DIY – How to Upholster an Old Chair or reupholster a dated piece. Let me show you step-by-step how I did it. First, let me tell you that I am not a professional. This chair was the first piece I ever recovered and that was way back in 1974. This post has quite a few photos so I hope you bear with me.
I love this old chair and I really wanted to give it a new look. By reupholstering it I was able to give this old chair a new lease on life.
Here is the before and after. What do you think?
Some of my chairs are just chairs but this one is special. In 1974, Hubby and I lost our baby girl at birth. My dad and mom came to the funeral. The day after the funeral my dad took me to my first auction. Just some daddy and daughter time. He bid $3.00 and bought this old chair for me. It was old when he bought it. 50 cents was the opening bid. The bidding process was so fun and it helped to take my mind off of our loss for just a little bit.
This old chair has been well used. For years, it was my sewing chair. It is very comfortable and the springs in the seat are still good. I decided that I wanted for my dressing closet. Or this space could become my prayer war room.
There were several pieces of fabric that I thought about using. They looked good in the store but I wasn’t sure about using them in this “Closet” space. Because I couldn’t decide, this is what I did. I put the fabric on the chair and walked away and then walked back into the space.
I used the first piece of fabric to cover the red stool in my kitchen, but it was too busy. The second piece was too similar to the pattern in the vintage tablecloth that covers the closet area and the pattern was too big. Number three was too pale and the wrong color. It just didn’t work at all. My favorite of this group was bottom. But, I decided it was just a bit to busy for that space. It will be used on another chair in the near future.
Now, I am not really a “polka-dot” kind of person (whatever that means), but I really liked this fabric. The polka dot fabric was purchased at Hobby Lobby.
As I backed off, left the space and then came back I thought this is just right. It was almost a Goldilocks moment! Now, it was time to quit playing with the fabric and get down to brass tacks.
Remove the old fabric from the old chair.
Save it to use as your pattern for the new fabric.
Removing not one but two layers of fabric was a nasty job. As you can see I did not remove the original fabric when I first covered the chair. The fabric had deteriorated. Yuck. It really needed to be removed.
Speaking of brass tacks. Here they are. Lots of them.
Let’s get down to brass tacks. What does that really mean? According to Merriam-Webster, it means “details of immediate practical importance”. Sometimes you just want to hurry up and skip over the details.
Everything was removed: all the fabric, all of the tacks, the padding, and the burlap,
Refinish or repaint the exposed wood
On the next step I painted the chair legs the same grey as the lower part of my bedroom walls. Because it was such a small project I mixed up just a small amount of chalk paint.
To make chalk paint I mixed together 1 teaspoon of plaster of paris and 1/2 teaspoon of water. After that was mixed I added that to 2 ounces of the paint. The legs needed 2 coats for good coverage.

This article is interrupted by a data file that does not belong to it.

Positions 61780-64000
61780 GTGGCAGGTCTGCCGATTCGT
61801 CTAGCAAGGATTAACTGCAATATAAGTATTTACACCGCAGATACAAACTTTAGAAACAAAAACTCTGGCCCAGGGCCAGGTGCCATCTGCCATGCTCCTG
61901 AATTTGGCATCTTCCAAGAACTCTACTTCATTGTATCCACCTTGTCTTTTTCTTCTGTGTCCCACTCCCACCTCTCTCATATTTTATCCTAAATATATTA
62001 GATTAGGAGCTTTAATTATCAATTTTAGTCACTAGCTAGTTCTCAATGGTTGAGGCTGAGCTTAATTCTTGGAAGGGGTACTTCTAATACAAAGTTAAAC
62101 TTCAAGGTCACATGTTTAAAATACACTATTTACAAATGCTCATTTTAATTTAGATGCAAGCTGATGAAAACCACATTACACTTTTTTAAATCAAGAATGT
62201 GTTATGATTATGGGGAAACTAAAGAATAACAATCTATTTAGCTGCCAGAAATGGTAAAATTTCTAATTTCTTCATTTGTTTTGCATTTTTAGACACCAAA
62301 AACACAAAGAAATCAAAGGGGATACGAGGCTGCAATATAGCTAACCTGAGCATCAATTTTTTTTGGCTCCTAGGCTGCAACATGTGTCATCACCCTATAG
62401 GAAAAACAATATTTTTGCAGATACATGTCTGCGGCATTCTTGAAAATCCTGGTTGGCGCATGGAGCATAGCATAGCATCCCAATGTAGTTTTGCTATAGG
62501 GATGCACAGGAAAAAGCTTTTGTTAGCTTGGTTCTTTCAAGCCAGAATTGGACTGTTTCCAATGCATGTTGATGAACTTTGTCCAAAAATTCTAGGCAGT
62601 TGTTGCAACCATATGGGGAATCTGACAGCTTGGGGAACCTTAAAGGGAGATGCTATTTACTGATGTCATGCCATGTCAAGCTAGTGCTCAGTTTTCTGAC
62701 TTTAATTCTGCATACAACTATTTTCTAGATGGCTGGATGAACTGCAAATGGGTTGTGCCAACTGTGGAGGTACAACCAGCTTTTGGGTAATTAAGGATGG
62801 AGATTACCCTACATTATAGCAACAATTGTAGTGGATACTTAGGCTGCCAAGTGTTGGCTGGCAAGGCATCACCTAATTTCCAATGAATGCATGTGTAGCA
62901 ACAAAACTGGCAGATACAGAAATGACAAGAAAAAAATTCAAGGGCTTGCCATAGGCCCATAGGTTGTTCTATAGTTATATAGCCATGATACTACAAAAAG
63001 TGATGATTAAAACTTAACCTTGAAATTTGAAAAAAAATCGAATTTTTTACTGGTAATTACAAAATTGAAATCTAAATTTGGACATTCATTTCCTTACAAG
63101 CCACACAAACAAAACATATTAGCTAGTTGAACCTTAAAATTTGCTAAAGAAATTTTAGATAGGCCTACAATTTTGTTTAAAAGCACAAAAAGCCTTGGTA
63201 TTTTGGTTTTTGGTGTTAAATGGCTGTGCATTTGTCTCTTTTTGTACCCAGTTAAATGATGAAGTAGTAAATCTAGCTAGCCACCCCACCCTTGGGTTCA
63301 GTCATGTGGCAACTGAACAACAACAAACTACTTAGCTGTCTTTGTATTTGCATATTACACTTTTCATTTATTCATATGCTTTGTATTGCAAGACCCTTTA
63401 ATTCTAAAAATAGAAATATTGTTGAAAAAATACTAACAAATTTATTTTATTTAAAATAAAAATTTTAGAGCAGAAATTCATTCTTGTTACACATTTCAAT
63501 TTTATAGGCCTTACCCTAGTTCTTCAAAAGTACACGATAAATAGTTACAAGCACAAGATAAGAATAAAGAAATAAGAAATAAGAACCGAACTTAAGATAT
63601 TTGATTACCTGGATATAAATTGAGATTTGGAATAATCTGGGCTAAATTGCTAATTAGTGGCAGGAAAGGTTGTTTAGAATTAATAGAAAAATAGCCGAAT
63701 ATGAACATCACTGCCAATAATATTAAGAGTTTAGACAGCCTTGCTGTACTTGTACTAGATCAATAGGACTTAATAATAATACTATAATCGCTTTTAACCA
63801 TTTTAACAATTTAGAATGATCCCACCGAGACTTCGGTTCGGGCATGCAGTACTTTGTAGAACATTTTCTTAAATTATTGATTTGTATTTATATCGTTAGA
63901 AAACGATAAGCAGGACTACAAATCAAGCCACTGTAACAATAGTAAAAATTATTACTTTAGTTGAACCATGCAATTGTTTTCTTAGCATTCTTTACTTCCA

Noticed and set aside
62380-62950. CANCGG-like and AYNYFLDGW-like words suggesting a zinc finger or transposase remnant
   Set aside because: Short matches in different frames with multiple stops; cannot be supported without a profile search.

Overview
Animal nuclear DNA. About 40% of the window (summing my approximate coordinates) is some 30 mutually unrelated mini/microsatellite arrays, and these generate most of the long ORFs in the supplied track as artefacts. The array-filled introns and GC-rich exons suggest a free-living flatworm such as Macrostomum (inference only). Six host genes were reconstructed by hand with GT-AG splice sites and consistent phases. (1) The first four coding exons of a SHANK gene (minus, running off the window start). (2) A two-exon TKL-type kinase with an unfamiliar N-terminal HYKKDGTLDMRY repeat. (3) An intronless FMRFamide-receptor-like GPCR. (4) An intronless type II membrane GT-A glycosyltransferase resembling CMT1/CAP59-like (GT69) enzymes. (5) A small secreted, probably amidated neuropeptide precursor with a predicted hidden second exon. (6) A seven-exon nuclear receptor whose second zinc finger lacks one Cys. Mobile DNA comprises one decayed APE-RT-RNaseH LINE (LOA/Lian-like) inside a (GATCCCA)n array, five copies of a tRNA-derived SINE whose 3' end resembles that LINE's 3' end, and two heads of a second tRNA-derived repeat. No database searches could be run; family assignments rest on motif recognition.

Replace the burlap and padding on the old chair.
An electric stapler makes this job a lot easier. Cut the burlap larger than what you need and trim away the excess after you have stapled it securely to the base.
Densified Fiber 15″x17″x2″ was used for the seat padding. Premium High Density Cushion Foam 18″x18″x2″ was used for the chair back. Both were then cover with a thin layer of batting.
Cut new fabric. You might be able to use the old fabric for a pattern.
Staple one side then stretch and smooth out the opposite side, then staple. (eg. front and back)
Stretch and smooth the fabric as you go. Staple the other sides. Repeating the step above. Smooth out the corners easing out and distributing the fullness, stapling as you go.
Important Step: Get a cat to inspect it to make sure it is just right! Note the little bench in the background. You will see it’s transformation in another post.
For some reason, I don’t have any photos of the cording technique that I used on the seat. But I made a VIDEO of this whole project. I would love for you to subscribe to my youtube channel while you are there.
Attach the back fabric using brass upholstery tacks or nailhead trim.
Because of the age of the chair, the wood was very hard. Several times I tried to hammer in the tacks. They bent almost everytime. Nailhead trim work was the best solution for me. It comes in a continuous metal strip. There are holes about every 6th nailhead. Measure around the back. Cut the trim a few inches longer. After it is nailed in place, you can cut the excess off with a pair of wire cutters.
Here is the bench that was in the background. The peach cover was added in ’93 and purple and taupe cover was added in ’04. Those were both removed before adding the polka dot fabric.
Again, I am not a professional but I was pretty happy with the way this turned out. It’s old and holds a lot of sweet memories. My old chair has been refreshed, renewed and revived.
“But they that wait upon the Lord shall renew their strength; they shall mount up with wings as eagles; they shall run, and not be weary; and they shall walk, and not faint”. Isaiah 40:31
I hope you can use some of these tips and techniques to give your old treasured chair a new lease on life.
’til next time,